Step 2: Choose a unit value for your new fund shares
Next you just need to pick the starting value of your virtual fund shares. This is entirely arbitrary; the higher the value the fewer shares you start with. I’m going with $100 per share and we’ll call this share value the “Unit Value” going forward.
1st January: Unit Value = $100
Step 3: Calculate your starting number of fund Units
The starting number of fund Units is the Net Asset Value dividend by the Unit Value. So that’s equal to
Number of Units = 215011.28 / 100 = 2,150.1128 Units
Rule #1: Number of Units x Unit Value = Net Asset Value
At any time, the number of units multiplied by the unit value is equal to the market value of the fund assets. We’ve only just declared the shares but a quick sanity check shows
Fund Assets = 2,150.1128 shares x $100 = $215011.28
Rule #2: Changes in Fund Asset values changes the Unit Value
As the market prices of your Fund Assets change, the number of Units in your Fund never changes; only the Unit Value does.
Unit Value = Fund Asset Value / Number of Fund Units
Rule #3: The number of Units only changes when you buy or sell Fund Assets
The main thing to keep track of is external money added or removed from the Fund Assets. Each time external money is involved you must buy or sell Fund Units. Here’s a worked example from the 4th January when I bought $250 of VHDYX on the same day.
January 3rd was a Sunday, so the Unit Value of my fund was still $100, and I had 2150.1128 Units. At the end of the 4th of January the total market value of investments reduced to $213,130.98.
4th January: Unit Value = $213130.98 / 2150.1128 = $99.1255
In buying $250 of VHDYX as an automatic transaction from my checking account, I must ‘buy’ more Fund Units at the same $99.1255 price, so I added 2.5221 units.
So on the 4th January I had 2150.1128 + 2.5221 = 2152.6349 Units and the asset value of the fund increased $250 to $213,380.98.
That’s a 100 – 99.1255 = 0.8745% drop on the first day of virtual trading.
The good news now is that I simply need to look at the Unit Value to see my Income Fund performance on any given day.
Handling of dividends
If you re-invest dividends (or interest) from Fund Assets you don’t need to do anything with Fund Units; the re-invested dividends will increase the market value of your Fund Assets and hence increase your Unit Value.
However, if you withdraw dividends (or interest) as a distribution, the number of units remains the same but the capital value decreases. The total dividend payment is divided by the number of units to determine the DPS and withdrawing the dividend cash reduces the capital value of the fund. I found this an interesting point since it reinforces the point that ‘spending’ dividends is withdrawing capital.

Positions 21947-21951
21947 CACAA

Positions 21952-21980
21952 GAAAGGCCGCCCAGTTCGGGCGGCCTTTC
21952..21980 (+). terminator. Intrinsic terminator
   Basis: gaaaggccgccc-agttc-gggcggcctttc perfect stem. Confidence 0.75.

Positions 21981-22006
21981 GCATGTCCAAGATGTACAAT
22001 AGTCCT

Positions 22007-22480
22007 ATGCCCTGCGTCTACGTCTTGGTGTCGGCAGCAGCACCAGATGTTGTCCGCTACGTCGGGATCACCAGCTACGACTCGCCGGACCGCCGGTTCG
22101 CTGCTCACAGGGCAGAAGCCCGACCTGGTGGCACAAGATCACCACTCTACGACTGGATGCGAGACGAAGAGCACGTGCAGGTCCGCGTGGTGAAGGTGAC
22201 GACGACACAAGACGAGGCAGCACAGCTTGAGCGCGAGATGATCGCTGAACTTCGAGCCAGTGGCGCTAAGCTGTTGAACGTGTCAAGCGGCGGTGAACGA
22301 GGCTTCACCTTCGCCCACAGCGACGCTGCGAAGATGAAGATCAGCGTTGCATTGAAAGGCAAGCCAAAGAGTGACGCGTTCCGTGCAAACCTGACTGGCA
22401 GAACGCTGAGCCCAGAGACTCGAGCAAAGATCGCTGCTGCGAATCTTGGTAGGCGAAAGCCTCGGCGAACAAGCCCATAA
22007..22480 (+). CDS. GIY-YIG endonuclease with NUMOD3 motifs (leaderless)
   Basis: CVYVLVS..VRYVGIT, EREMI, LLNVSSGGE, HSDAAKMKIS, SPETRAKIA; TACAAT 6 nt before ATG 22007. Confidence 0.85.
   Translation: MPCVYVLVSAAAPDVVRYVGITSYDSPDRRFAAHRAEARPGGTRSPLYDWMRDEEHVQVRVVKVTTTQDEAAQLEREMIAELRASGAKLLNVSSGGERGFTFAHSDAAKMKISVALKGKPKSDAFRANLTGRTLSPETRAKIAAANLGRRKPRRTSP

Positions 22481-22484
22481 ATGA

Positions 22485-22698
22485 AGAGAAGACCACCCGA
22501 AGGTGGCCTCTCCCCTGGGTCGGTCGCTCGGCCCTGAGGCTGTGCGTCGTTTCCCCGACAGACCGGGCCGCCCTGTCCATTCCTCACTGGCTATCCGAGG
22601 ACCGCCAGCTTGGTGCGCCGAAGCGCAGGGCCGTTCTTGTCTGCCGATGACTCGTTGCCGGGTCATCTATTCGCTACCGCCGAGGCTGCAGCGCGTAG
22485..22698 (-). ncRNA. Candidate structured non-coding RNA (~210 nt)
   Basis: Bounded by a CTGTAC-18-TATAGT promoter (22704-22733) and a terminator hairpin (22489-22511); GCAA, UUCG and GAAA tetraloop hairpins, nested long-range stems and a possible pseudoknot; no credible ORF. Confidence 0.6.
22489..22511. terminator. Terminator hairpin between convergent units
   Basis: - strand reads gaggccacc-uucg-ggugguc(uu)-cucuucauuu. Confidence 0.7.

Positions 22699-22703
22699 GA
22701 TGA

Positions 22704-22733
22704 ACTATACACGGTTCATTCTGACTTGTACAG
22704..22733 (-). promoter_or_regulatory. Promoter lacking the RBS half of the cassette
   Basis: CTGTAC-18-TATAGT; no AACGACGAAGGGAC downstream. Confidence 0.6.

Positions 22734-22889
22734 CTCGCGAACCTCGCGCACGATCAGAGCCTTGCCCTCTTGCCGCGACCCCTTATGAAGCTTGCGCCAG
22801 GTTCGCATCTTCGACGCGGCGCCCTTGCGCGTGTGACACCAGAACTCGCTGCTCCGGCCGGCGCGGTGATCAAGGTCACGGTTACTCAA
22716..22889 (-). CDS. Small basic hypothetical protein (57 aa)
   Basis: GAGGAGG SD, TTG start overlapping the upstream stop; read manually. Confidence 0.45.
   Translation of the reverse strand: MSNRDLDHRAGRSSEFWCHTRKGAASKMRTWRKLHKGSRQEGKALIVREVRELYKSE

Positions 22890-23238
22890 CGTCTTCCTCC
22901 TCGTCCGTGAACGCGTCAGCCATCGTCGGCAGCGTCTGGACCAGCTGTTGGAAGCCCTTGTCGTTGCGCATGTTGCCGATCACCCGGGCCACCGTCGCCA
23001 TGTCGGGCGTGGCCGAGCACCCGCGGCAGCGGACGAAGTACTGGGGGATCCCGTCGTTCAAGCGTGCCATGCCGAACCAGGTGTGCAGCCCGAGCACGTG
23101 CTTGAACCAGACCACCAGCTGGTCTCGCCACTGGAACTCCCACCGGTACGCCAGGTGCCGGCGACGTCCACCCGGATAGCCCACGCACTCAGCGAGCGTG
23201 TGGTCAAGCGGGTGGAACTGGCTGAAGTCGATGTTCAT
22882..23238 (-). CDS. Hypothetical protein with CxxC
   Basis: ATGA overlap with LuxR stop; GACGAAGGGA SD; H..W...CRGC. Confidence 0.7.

In my particular investment scheme, all dividends are paid monthly into my money market account and then I transfer the total monthly dividend amount in one go to my checking account where it gets re-invested with automatic payments the next month. This counts as a distribution; however dividends being paid into my money market account isn’t considered a distribution at that time since the money market account is part of the Fund Assets.
In the same way, if I was to purchase new shares with money from my money market account that also wouldn’t require buying new Fund Units; that’s simply a reallocation of assets from one asset type to another and it’s all contained within the Fund Assets. But re-investing the ‘distribution’ after it’s been paid is an external transfer and would trigger a Fund Unit purchase.
January results to date
I ran through the remaining transactions in my Income Fund up until 23rd January and the results are shown below. I use two tables in an Excel file; one a table of transactions and the other is the master Fund Asset list.
|Date||Type||Amount||Unit Price||# Units|
I have a lot of automatic transactions that dollar cost average into Fund Assets plus I’ve been buying more on account of the market drop this month; the distributions are dividend transfers as I mentioned above as I never actually sell units to myself.
Original example re-worked
Edit: 24-Jan-16. Showing the 12% increase calculated from the example using the unitization method
Here’s the original example of $10,000 growing to $12,800 with a purchase of $1,500 done using the unitization method.
|Date||Total Value||+/- Units||Total Units||Unit Price ($)|
You can see that the final Unit Value is $112; an increase of 12% from the starting $100 value. This matches the 12% gain on investment from the earlier Time-Weighted calculation. We also gained 14.29 units as a result of the purchase, the only additional assumption for simplicity being that the market value didn’t independently change on the 21st except for the new capital added (i.e. the Total Value of the 21st was the Total Value of the 20th plus $1,500).
As of the end of January 2016, my Income Fund started the month at $215,011.28 and decreased to $212,642.17 by the end of the month. This is a decrease of 1.10%. However I purchased $2,250 of new investments during the month.
The underlying performance can be see via the change in unit price from $100 down to $97.9074 or a decrease of 2.0926 % as of 31-Jan-16.
In this post I found three different growth values for the same example: 13% with a simple approximation; 12.843% via Money-Weighted returns and 12% via a Time-Weighted return. When making any comparison of growth, it’s important to know the calculation method and timeframe that the growth values correspond to.
Quote of the day
Life is really simple, but we insist on making it complicated.